Why is it so hard to know God’s will for our lives? Often we pray, “God show me your will.” As a community we say “Thy will be done” when we pray the Lord’s Prayer. And yet we still wonder what God would have us do with our life, especially if we are facing a big decision and are unsure about how the choice we make will impact our future.
In discerning the will of God, prayer is indeed the place to start. Our first prayer should be “Lord, make me willing to do your will.” What good is it to know God’s will if we wouldn’t follow it anyway? The second prayer we pray is “Lord, show me where I know your will and yet do not do it.” Then it’s time to do some honest self reflection and inventory. You see, we already do know God’s will (at least some of it) and we don’t do it.
For instance, we know (because Jesus told us in Matthew 5:44) that God’s will is for us to love our enemies, bless those who curse us and pray for those who hatefully use us; but, so many times our speech, thoughts and even our Social Media posts reveal that we ignore that direction and instead express our “righteous” indignation, distaste or dis-gust towards those who have done things we find despicable.
In Micah 6: 8, we are told that God’s will is loving mercy, doing justice and walking humbly with God. We likely show mercy to members of our families when they “step on our toes,” but how much charity do we muster for the one who cut us off in traffic? When it comes to doing justice, we are all for it as long as it means we get a promotion or benefit that we think we deserve or if someone guilty of a crime is punished. But is that all justice entails? Aren’t there others who would benefit from a promotion or benefit as much as we would? Does punishing the guilty mean that harm is repaired or victims are healed? What about the injustice caused by bias, prejudice, or the unfair con-sumption/distribution of resources? How do we care for “the least of these” that so captured Jesus’ attention? And then there is humility. Do we truly understand that every time we look down on, ridicule, or negate somebody else’s point of view, we are displaying a lack of humility?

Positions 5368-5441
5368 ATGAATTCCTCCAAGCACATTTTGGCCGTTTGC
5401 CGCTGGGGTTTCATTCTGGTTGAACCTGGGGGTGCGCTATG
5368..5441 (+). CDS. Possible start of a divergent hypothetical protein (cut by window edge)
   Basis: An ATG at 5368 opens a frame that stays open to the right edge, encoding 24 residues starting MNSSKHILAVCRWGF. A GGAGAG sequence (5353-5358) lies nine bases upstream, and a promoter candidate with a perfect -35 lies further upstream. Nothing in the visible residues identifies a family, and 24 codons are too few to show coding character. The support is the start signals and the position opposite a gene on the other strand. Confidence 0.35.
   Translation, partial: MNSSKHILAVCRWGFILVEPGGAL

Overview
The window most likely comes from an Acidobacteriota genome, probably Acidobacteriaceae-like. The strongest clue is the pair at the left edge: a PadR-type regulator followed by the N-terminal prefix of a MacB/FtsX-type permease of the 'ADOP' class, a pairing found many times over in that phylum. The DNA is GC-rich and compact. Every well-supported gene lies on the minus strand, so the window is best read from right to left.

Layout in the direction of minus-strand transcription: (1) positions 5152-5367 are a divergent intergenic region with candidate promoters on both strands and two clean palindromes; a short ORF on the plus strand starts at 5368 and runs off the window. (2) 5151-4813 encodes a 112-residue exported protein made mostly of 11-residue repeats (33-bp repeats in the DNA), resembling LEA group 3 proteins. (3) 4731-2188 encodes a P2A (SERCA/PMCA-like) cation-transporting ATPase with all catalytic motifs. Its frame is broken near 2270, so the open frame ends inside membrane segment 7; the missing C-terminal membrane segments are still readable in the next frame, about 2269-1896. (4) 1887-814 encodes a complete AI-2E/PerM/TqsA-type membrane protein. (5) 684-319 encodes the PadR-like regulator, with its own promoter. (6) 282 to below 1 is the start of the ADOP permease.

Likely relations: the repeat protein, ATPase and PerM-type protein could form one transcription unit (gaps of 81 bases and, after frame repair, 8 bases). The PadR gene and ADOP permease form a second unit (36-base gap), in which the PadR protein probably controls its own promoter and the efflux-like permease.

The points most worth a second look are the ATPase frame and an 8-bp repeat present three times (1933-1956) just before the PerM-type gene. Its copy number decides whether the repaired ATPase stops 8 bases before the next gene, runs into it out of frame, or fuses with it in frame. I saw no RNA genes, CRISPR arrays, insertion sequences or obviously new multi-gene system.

The self-reflection we do should lead us to confession and then repentance. True repentance is not simply feeling sorry for deeds we have done or failed to do. True repentance is turning from old ways of thinking; traditional ways of understanding; common assumptions we have. It is, as the Proverb indicates, trusting God with all we are as opposed to leaning not unto our own understanding. Why would we expect God to direct us in our big decisions if we do not follow God’s direction in our everyday lives?
Luke 16:10 says, “He who is faithful in a very little thing is faithful also in much; and he who is unrighteous in a very little thing is unrighteous also in much.” So let us be faithful in our witness for Christ in word and in deed; being kind and compassionate in our dealings with others, working for justice; and helping those less fortunate in material goods. While doing all this, we remain diligent in prayer and worship, thanking God for our many blessings, and trusting God to reveal our next steps when we are ready.
—Rev. Lynn McLaughlin